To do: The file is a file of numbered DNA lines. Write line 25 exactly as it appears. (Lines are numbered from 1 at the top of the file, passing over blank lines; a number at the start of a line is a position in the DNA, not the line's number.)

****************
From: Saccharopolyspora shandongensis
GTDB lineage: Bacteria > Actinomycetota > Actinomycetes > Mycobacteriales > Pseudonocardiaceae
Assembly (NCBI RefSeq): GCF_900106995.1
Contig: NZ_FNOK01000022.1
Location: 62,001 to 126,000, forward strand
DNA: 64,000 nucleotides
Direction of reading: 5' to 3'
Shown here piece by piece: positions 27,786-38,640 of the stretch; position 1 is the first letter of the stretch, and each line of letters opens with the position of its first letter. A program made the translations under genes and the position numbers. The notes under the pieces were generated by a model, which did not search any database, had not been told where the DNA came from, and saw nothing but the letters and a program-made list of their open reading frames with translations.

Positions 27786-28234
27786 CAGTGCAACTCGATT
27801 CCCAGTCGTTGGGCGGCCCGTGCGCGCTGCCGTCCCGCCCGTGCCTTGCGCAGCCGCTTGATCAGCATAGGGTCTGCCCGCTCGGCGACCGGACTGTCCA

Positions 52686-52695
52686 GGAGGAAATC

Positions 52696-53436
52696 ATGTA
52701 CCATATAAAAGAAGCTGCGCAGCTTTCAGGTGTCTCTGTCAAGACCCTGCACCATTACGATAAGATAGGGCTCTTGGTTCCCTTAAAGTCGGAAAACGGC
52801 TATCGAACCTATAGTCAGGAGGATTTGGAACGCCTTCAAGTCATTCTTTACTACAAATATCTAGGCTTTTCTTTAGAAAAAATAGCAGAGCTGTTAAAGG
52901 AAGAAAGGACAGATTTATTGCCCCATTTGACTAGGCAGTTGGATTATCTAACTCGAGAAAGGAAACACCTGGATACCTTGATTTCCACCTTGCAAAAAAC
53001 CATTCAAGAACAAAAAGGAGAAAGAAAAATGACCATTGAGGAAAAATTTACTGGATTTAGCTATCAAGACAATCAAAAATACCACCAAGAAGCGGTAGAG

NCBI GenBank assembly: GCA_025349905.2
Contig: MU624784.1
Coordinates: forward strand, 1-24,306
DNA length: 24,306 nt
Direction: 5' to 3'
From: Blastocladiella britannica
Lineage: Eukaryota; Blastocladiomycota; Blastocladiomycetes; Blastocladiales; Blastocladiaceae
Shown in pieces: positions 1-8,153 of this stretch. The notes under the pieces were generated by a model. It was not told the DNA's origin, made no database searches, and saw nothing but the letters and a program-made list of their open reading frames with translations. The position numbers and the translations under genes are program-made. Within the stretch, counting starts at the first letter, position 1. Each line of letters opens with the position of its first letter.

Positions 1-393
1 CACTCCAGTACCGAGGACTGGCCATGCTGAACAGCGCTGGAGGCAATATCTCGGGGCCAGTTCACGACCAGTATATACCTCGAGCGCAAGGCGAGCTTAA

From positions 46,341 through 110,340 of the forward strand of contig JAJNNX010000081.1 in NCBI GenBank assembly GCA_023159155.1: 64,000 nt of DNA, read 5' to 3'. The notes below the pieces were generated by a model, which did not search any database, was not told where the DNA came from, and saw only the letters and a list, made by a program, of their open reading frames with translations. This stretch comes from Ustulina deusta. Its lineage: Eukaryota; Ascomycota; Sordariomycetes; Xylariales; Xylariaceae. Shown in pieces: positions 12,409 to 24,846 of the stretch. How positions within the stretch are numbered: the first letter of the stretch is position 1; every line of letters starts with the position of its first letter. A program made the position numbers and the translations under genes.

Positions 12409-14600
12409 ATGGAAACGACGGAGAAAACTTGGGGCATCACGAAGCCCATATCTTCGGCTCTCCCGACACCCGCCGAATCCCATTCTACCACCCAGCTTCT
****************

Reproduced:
From: Blastocladiella britannica